In Miami in 2016 a handbag sold for $298,000 (approximately £205,000). A simple handbag. Hailed as the most expensive handbag ever to sell, it was a Hermes Birkin made in bright red shiny crocodile with white gold straps encrusted with 10 carats of diamonds. It was purchased in 2008 for half the price but never worn. This June a 2008 Himalaya Birkin, which features a diamond-encrusted 18k white gold lock, sold for £162,500, a price that exceeded the £155,000 paid for a navy Croc Birkin in 2017, both sold by Christie’s.
What was once considered an attractive accessory has turned into one of the world’s most lucrative investments. Even ten years into the phenomenon, the trend continues to amaze people.
There are a number of reasons for the phenomenon. If you consider other relatively new investment vehicles – wine, watches, and classic cars – they are all now accepted as alternative investment pieces, and are often highly profitable. Now the once modest handbag has joined the club of these ‘passion assets’. In general, they have become worthy investments through finite supply: like a bottle of Romanee Conti or a limited edition Patek Philippe. And as the world moves to more highly automated systems and machine-made goods, an awareness of the higher quality of handmade products has emerged.
The prices of classic cars started to rise in the 1990s. An appreciation of the highly skilled workmanship, coupled with the romance and challenge of the gearstick, started to appeal to North American and then to European markets. Cars outperformed the global stock market between 2005 and 2016. Just this year, the 1957 Ferrari 335 S Spider Scaglietti sold for a record breaking £24.7m.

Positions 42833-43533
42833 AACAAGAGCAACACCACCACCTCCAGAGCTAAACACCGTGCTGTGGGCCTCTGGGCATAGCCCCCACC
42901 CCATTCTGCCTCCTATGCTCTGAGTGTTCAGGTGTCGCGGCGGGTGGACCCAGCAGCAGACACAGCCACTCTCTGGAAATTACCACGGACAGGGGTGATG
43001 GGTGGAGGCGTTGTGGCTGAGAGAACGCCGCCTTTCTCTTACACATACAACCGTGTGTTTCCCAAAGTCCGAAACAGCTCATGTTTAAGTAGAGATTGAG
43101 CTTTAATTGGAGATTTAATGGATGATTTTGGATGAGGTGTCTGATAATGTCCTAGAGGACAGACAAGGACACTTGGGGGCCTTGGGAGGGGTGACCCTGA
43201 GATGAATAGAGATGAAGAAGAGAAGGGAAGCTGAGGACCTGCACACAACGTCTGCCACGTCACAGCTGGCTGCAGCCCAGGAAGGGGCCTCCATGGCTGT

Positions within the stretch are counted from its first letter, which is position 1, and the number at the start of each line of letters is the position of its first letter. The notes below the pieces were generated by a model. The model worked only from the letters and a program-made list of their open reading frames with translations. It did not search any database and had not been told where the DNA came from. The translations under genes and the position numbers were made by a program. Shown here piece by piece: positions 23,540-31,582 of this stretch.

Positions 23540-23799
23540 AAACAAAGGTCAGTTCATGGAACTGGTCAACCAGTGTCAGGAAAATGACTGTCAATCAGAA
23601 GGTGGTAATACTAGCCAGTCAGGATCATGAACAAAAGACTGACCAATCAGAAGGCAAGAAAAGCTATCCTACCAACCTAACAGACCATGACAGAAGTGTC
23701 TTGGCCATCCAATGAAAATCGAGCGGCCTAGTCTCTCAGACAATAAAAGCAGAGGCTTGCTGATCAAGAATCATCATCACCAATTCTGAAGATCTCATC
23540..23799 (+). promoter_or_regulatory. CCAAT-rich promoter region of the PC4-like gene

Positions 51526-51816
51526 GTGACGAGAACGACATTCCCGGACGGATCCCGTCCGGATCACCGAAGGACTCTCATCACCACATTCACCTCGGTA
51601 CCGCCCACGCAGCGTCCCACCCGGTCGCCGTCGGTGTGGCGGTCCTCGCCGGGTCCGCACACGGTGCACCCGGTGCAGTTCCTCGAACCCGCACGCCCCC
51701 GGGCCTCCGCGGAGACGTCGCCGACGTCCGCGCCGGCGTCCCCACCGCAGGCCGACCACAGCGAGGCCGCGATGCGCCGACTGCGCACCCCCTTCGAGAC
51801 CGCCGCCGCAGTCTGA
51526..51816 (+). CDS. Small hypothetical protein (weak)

The story is similar these days with vintage bags. On a smaller, more manageable scale.
Mrs Thompson in Battersea, London, hadn’t worn her 1985 Hermes Kelly in ostrich leather more than twice. Clearing through her wardrobe one rainy November afternoon she came across it and approached Lilac Blue London to value and sell it. We estimate the bag cost her £550 in 1985. It has just been sold at £12,000.
Or Mrs Mills in Suffolk, who had a collection of Hermes handbags bought in Las Vegas in 2000. Her 35cm black crocodile Kelly was recently sold at £17,000. The cost 16 years ago would have been approximately £5,000.
As the Times London explained: “Consider the following: in the 35 years since it was created, the value of the Hermes Birkin has gone up by 500 percent. That’s a better return on investment than gold or the stock market…. Why has this happened? In a nutshell, because even if you can afford them, they’re incredibly difficult to buy.”
In essence the bag itself has become a loved and cherished item, and at the same time handbags have become status symbols. So combined together, these factors have turned an everyday accessory into a powerful investment piece.